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Advanced Courses Beyond AP and IB Should Be Offered at CHS

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Advanced Placement (AP) and International Baccalaureate (IB) courses are commonly recognized as the highest-level classes that a CHS student can take or be expected to take. However, a surprisingly large number of students on-campus exhaust the courses of a particular subject and still wish to continue their education in that field. Yet, most are unable to do so due to the lack of such courses being offered at school. While alternative options to remedy this issue exist, a much simpler solution would include offering advanced courses at CHS.

In order to fulfill the desire for continuing education, many have turned to attending classes at the Claremont Colleges. While it may seem exciting and beneficial to participate in dual enrollment, it brings an unnecessary amount of stress that could be alleviated by offering higher-level courses at CHS. Students in such a situation need to consider many factors, including scheduling conflicts between high school and the colleges, the commute between the two schools, or catching up on high school work missed as a result of attending a college course. Therefore, many students are often discouraged from attending the nearby universities due to the hassle and strain that it can bring on one’s mind.

Although it may seem absurd to some, many students actually want to be challenged by the classes that they are in. The entire idea of education is based on intellectual stimulation, prompting interest to improve skills and gain a more profound understanding of academic concepts. Not offering the higher-level courses that provide such a drive for knowledge stagnates the learning for those who feel that they are unchallenged.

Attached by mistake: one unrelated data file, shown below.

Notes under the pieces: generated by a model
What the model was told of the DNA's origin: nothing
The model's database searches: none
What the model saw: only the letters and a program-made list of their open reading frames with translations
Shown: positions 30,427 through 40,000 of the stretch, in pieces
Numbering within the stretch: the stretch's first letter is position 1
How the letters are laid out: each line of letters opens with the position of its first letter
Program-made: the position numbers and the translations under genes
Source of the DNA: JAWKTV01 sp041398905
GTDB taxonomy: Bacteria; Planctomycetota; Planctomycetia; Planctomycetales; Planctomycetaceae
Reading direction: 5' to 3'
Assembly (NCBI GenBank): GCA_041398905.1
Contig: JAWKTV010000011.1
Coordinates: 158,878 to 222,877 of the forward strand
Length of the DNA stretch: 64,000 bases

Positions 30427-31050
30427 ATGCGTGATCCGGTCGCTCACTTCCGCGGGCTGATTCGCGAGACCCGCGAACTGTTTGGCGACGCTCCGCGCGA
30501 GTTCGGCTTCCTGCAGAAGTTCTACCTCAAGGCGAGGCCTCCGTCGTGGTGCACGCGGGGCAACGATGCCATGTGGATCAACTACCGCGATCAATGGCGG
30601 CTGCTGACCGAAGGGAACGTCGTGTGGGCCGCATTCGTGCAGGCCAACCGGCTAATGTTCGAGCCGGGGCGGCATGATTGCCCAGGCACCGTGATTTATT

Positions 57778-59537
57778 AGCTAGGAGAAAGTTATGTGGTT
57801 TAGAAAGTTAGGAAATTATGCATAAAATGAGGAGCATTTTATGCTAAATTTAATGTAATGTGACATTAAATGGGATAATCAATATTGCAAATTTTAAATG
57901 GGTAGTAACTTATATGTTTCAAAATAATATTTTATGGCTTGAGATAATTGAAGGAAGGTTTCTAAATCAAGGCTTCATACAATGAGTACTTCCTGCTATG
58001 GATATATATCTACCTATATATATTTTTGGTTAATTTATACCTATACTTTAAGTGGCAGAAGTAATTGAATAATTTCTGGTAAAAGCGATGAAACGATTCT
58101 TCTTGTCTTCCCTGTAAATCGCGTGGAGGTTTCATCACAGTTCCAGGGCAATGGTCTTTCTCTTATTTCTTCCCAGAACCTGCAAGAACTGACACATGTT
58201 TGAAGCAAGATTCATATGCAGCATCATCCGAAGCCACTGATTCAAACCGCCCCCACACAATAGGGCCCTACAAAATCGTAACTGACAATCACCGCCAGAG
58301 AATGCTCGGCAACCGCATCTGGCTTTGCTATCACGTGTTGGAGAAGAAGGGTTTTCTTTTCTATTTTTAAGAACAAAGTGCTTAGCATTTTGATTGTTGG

Those who have absolutely no interest in academic challenge still have a reason to take courses beyond the scope of the AP and IB programs. Acceptance to universities in the U.S. has become extraordinarily competitive with many students across the country flaunting flawless grades, superb test scores, and remarkable commitment to extracurricular activities. Giving students the opportunity to participate in rigorous courses not only exposes them to university level curriculum but also allows them to have an extra advantage when applying to universities. Admissions officers are sure to take note of the academic rigor associated with topics such as quantum mechanics, and, thus, recognize that the student is ready for what the university has to offer. While some believe taking courses at an actual university would be more favorable in regards to college apps, one must consider the aforementioned factors concerning unnecessary stress. The headache that comes with the hassle of taking a college course could hinder performance in the class and lead to a more inadequate grade than anticipated. Consequently, the entire purpose of the effort would then be pointless. After all, the same ideas and topics would be discussed, albeit in a high school setting. Essentially, the same benefits could be achieved without the fatigue of dual enrollment.

Although it may be difficult for the school to provide the resources necessary for offering such courses, it is certainly not impossible. In lieu of costly expenses such as superficial renovations, the school can hire teachers and purchase necessary course materials. On the other hand, if a student chooses not to pursue the next step, he or she should still have the choice to continue their learning. Whether it be for reasons regarding appearance to universities or simply the desire to be academically challenged, it is clear that many students want to have courses at CHS such as linear algebra and special relativity. It should therefore be a responsibility of the school administration to provide for the students who have worked the hardest and wish to continue demonstrating the intense passion that they have for knowledge.

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Advanced Courses Beyond AP and IB Should Be Offered at CHS